Why is network anatomy so important to characterize? Because structure always affects function.

– Steven H. Strogatz

Networks that seek commercial success must develop and maintain the ability not only to change in the face of highly competitive environments, they must also be able to adapt in ways that influence that environment.

– Robert Rycroft

“Everyday inventors don’t let themselves be limited like the rest of us do. They open their minds to the possibilities.”

– Rini Paiva, US National Inventors Hall of Fame

Yet the secret of evolution is the continual emergence of complexity. Simplicity brings a spareness, a grit; it cuts the fat. Yet complexity makes organisms like us possible in the first place.

– W. Brian Arthur

Natural selection may explain the survival of the fittest, but it can not explain the arrival of the fittest.

– Hugo De Vries

  • Network Effects: Network effects exist when the value of being a member of a network increases with the size of the network.
    • Direct Network Effects (DNE): Direct network effects are a form of network effects in which members of the network gain value from interacting or sharing resources  with other members of the network.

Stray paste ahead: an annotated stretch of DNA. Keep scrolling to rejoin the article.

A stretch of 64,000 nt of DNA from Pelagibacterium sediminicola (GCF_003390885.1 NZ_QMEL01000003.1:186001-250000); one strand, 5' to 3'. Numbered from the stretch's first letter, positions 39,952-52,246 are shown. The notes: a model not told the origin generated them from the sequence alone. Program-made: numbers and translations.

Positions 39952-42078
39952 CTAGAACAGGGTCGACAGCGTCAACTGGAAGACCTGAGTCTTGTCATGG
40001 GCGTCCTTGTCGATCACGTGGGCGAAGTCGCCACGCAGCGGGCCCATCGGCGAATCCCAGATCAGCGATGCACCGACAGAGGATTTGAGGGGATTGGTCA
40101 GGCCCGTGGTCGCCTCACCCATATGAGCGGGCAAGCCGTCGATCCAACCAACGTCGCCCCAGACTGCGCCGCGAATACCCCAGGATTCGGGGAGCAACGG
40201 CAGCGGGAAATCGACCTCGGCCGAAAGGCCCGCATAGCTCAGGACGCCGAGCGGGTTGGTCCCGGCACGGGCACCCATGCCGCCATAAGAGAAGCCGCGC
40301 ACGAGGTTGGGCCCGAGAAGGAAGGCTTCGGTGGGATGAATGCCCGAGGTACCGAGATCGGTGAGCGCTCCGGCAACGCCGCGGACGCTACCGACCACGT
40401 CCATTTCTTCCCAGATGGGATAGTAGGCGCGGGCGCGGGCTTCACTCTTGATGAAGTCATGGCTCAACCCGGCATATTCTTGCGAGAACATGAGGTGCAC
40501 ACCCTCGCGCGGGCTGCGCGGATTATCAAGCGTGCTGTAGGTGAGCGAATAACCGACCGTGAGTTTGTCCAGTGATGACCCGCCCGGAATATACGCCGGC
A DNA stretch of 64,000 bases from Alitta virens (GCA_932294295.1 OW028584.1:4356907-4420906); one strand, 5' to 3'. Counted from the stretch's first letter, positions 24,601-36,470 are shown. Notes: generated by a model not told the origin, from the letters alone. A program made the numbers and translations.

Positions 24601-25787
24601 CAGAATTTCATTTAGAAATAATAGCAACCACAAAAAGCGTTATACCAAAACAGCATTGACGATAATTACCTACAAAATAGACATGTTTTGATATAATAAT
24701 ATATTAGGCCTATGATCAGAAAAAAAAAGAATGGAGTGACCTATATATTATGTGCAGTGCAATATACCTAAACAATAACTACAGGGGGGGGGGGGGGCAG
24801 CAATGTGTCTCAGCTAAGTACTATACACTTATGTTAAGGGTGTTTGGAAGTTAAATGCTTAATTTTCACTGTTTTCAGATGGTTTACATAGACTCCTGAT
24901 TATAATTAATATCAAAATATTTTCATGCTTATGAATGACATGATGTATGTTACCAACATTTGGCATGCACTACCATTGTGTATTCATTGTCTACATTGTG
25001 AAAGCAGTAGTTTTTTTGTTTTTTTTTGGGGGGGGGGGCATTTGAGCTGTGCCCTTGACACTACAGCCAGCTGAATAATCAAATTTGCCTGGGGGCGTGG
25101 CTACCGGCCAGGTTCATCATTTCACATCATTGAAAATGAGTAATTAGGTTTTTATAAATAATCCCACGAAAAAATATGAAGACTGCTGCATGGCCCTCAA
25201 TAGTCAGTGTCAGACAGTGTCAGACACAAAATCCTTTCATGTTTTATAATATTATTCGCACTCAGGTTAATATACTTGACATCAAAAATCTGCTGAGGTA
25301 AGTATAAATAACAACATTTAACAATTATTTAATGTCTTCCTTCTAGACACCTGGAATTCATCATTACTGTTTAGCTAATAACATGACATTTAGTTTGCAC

• Indirect Network Effects (INE): Indirect network effects are a form of network effects in which content availability creates value.  Since larger networks attract greater supplies of content, they indirectly provide users with more value.
  • Externality: An externality is created when one person  takes an action that (inadvertently) has an impact on another person, and where the person making the decision does not take this additional impact into account.
  • Switching Costs: Switching costs include all the costs users incur when they leave old systems and suppliers and reestablish themselves with new ones.  Switching costs include:
    • Penalties incurred buy users to break contracts or end agreements with existing suppliers
    • Un-installation and/or disposal costs associated with removing old systems
    • Equipment and installation costs associated with installing new systems
    • Time and money costs associated with training users for the new system
    • Costs of downtime during the transition from the old to the new system
    • Costs of losing connectivity with members of old networks
    • Risks that new systems will not live up to expectations
  • Tipping Point or point of Critical Mass in technology adoption lifecycle: The point at which adoption becomes self-reinforcing.
  • Period: The length of time during which prices remain fixed and cannot be changed by providers.
  • Content Complementarity: Content complementarity is the degree to which later content complements or enhances the value of, as opposed to substitutes for, earlier content.